Tentacle Sync E MkII Review
These tiny sync boxes are incredible problem solvers. With their built-in rechargeable batteries lasting 35-hours on a single USB charge, you can mount them anywhere and cable them to virtually any device with an audio or time code input (including phones). They sync via Bluetooth to an app you install on your phone/tablet or can be jammed to an external time code device or recorder employing SMPTE time code (like my Sound Devices 633). Just set and forget —it’s that simple!
The Sync E’s provide audio timecode out on CH-1 and have a built-in reference mic audio out signal via CH-2 when using the provided 3.5mm TRS audio cable. Tentacle also sells other accessory audio and time code connecting cables to adapt to virtually any camera.
The synching software that Tentacle provides (Tentacle Sync Studio) makes synching files as easy as dragging and dropping them onto the main sync window. You can then export the file pointers to your NLE of choice as XML (Adobe Premier Pro or Final Cut Pro) or as AAF (Avid Media Composer), or export them as media (self-contained QuickTime movie clips). So versatile is this system, especially in creating Multicam Clips, that you could literally sync a hundred different cameras together in an instant! Of course though, you’d need a hundred Tentacles! ;-)
Believe me when I say that these are indispensable tools. As a production sound mixer, I spent many years working in the trenches managing sync sound issues, and my weapon of choice when dealing with DSLR or mirrorless video has always been the professional double-system digital sound recorder with time code for capturing primary audio. Even professional camcorder designs often do not measure up to matching the same high-level signal to noise ratios and recording redundancy options as the professional digital recorder.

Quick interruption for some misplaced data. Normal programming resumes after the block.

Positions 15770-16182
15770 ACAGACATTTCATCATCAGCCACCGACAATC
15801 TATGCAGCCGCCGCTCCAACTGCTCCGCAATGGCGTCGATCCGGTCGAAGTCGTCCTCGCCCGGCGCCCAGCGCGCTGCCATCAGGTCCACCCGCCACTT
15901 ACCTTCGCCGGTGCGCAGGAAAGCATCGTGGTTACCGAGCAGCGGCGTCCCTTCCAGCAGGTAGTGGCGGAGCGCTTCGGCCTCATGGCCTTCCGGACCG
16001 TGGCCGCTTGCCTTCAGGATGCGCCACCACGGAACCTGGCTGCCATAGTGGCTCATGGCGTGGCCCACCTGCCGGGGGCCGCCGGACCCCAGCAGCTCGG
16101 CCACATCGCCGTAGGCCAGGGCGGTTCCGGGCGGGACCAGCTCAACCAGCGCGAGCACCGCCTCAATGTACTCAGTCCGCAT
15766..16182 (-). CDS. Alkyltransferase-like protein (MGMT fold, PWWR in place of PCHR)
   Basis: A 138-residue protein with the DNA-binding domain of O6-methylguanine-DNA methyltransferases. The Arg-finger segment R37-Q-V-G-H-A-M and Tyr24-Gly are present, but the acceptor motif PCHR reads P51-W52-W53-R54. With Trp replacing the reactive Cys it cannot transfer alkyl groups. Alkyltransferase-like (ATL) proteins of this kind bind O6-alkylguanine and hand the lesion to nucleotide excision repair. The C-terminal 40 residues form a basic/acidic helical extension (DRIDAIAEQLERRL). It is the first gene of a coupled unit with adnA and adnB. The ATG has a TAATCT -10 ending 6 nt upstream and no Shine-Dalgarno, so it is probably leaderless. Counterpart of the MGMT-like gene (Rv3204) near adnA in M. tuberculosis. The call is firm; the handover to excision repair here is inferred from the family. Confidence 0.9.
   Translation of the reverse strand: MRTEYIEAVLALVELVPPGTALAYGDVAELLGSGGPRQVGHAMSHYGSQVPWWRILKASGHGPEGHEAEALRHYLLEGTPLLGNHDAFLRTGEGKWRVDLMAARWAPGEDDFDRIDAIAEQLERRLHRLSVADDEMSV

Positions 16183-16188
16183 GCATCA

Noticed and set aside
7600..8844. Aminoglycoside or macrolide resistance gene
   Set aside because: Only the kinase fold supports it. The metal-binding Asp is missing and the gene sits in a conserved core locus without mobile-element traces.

Now with the Sync E’s, mostly gone are the days of trying to get usable sound directly into these cameras with their tiny, noisy and fragile inputs. Mirrorless/DSLR/Hybrid cameras, by nature, are designed to be smaller, lighter and less cumbersome than professional cinema/video camcorders. This is the beauty of their design. Therefore, there are quality trade-offs and compromises inherent to their audio circuitry and input design. Bypassing camera audio in favor of recording to a separate professional digital recorder is always preferable.
However, that is not to say that it is always practical. There will likely still be instances where you must send audio to these cameras. In past attempts, I achieved fairly good results sending a useable wireless reference audio feed to camera via a tiny Sennheiser AVX wireless camera microphone system —but I always, always, ALWAYS recorded redundant double-system sound on my primary recorder.
The Tentacle Sync E’s are a superior solution for synching audio with frame accurate time code. No more setting audio levels, monitoring battery condition, listening for dropouts… no more cumbersome mounts and specialty cables to deal with. Do yourself a favor and order the Standard Set. Time is now on your side.
Keywords: Audio Time Code Solution, Brent Lestage Blog, Tentacle Sync, Tentacle Sync E, Tentacle Sync E MkII Review, Time Code, Time Code Sync
No comments posted.
Recent PostsBolex-Rolex: An Unusual Pairing of Swiss Precision Timekeeping Tools Canon EOS R5/R5C Ultimate Cine Rig EyeDirect - It’s Personal Tentacle Sync E MkII Review Canon EF 400mm f/2.8L IS USM Lens Review Mini Review: Canon EOS 5DS R 7Artisans 35mm f/2 Lens Review and Comparison Leica M8: Less Can Be More Abstract: The Art of Design (on Netflix) Fujifilm XT-2 Mini Review
January February March April May June July August September October November December